FFriendships are essential to our lives, offering support, camaraderie and sharing of experiences. However, it is not uncommon to find yourself in a situation where you feel less connected to a friend compared to the closeness you perceive with other friends. In other words, your best friend may have other best friends, and that could make you jealous.
When I was a kid, my best friend and I used to joke together and say no one was allowed to claim any of us as their best friend. It was definitely one of those joke-but-not-joke conversations as we laughed our heads off the fears surrounding our expanding circle of friends.
As we grew older into adulthood, we both began to form friendships with other people in varying degrees of closeness. We learned to honor the fact that we had friends beyond our bond with each other; when one of us was having brunch with someone else, it wasn’t something the other took personally. Even so, the fact that a thread of wondering if either of us could get closer to anyone than we were to each other sometimes seemed like a distant threat.
It’s normal to feel a sting of jealousy when your friend seems to be closer to their other friends. However, it is important to understand that your friend’s other friendships do not diminish the value of yours.
What many people don’t often talk about is friendship insecurity: the feeling of inadequacy that occurs when your friend makes new friends, especially close ones. It’s normal to feel a sting of jealousy when your friend seems to be closer to their other friends. However, it is important to understand that your friend’s other friendships do not diminish the value of yours. You are still important to them and your friendship with them still stands. But you still have to do the work of understanding the jealousy of your friend’s friendships so that it doesn’t stir up conflict. Here are some ways to do it:
6 tips to stop being jealous of your friend’s other friends
1. Think about your expectations
First, take a moment to think about your expectations for friendships. Understand that different people have varying abilities to nurture relationships, and this truth does not reflect your value or likeability. If your friend has other close friendships, it’s not a hit to your connection.
Assess whether you’re putting too much pressure on yourself or your friend, and try to focus on the quality of your time together, rather than comparing it to others.
2. Communicate openly
Effective communication is essential in any relationship, including friendships. If you feel distant or less connected to your friend, calmly expressing your thoughts and feelings is crucial. Approach the conversation with empathy and understanding, emphasizing your overriding desire to strengthen the bond.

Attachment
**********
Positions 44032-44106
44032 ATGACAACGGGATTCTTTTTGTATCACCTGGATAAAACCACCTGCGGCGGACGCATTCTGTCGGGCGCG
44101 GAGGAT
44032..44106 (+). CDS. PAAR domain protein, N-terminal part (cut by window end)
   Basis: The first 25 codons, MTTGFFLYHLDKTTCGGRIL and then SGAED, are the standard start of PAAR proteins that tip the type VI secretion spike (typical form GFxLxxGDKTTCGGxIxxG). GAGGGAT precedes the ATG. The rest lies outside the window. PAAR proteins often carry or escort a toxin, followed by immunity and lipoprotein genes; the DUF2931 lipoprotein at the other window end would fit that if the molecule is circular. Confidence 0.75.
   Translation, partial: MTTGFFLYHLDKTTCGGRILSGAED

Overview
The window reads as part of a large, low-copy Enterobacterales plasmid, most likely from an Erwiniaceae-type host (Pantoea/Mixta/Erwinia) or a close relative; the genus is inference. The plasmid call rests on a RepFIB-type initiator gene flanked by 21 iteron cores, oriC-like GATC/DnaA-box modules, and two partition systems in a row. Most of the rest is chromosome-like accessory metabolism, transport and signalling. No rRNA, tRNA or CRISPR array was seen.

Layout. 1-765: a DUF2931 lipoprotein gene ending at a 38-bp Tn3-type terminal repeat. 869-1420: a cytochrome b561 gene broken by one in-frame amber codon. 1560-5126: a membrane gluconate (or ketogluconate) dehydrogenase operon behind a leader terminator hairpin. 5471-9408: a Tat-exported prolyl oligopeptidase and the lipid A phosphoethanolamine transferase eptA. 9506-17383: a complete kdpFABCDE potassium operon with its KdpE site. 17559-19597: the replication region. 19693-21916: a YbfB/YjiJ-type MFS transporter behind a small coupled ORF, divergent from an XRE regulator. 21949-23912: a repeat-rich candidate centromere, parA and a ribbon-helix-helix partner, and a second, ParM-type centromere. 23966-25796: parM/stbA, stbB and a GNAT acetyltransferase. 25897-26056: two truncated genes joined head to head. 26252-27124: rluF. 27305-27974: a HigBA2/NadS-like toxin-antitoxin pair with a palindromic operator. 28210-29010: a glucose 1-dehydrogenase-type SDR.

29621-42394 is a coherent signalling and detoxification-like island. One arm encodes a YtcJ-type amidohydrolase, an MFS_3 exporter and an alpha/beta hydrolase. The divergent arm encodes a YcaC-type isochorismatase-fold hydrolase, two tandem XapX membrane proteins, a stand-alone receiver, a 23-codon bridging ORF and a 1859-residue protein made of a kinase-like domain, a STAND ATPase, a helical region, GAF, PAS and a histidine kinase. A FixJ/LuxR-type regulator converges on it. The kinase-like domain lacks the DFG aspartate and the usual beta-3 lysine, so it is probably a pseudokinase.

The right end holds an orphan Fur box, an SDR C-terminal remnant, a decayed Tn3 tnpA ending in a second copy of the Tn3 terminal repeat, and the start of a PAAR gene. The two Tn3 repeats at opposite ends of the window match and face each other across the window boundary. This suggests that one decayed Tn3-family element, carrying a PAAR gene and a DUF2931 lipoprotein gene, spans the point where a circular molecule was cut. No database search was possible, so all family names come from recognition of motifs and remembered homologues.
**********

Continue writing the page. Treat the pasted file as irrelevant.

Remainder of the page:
For example, tell your friend when you miss him. Take the initiative and ask your friend for time to hang out or talk on the phone. Remember that just because you’re feeling jealous of your friend’s other friends doesn’t mean they know. Honest dialogue can help bridge the gap and foster a deeper connection between the two of you.
3. Cultivate your own interests
It’s natural to want to spend more time with your friend if you feel unsure about the quality of your bond. And it is equally important to cultivate your own interests and pursue independent activities. Indulging in hobbies, joining clubs or communities, and exploring new experiences will provide you with personal fulfillment and expand your social circle. By nurturing your own sense of self and happiness, you become less dependent on a single friendship to thrive.
4. Embrace the value of different friendships
Each friendship is unique and serves different purposes in our lives. Instead of viewing your friend’s other relationships as threats, embrace the diversity of friendships. Recognize that your friend may have different connections to others based on their shared interests, history, or compatibility. It is healthy and normal for people to have multiple friends fulfilling different roles. Understanding and accepting this truth can lessen feelings of competition and allow you to appreciate the special bond you share with your friend.
5. Focus on quality time
Rather than focusing on the total time you spend with your friend (and comparing it to the time they spend with others), prioritize the quality of your interactions. When you have the opportunity to hang out with your friend, make it count. Engage in meaningful conversations, listen actively, and create memorable experiences. Quality time can often outweigh the number of hours spent together, forging a deeper bond and making your friendship more fulfilling.
6. Seek support from others
When dealing with feelings of insecurity or loneliness within a friendship, it can be helpful to seek support from other friends or loved ones. Sharing your feelings with a trusted confidant can allow you to express yourself and gain valuable information. Additionally, seeking support from others can help you expand your social circle and build new relationships, improving your overall social support network.
Being in a friendship where your friend has multiple friends and may be closer to them than they are to you can be difficult. But you can overcome any feelings of jealousy by communicating honestly, focusing on your own feelings and interests, and not taking it personally. Friendships are precious and valuable, and quality is not a resource you can measure by using time.
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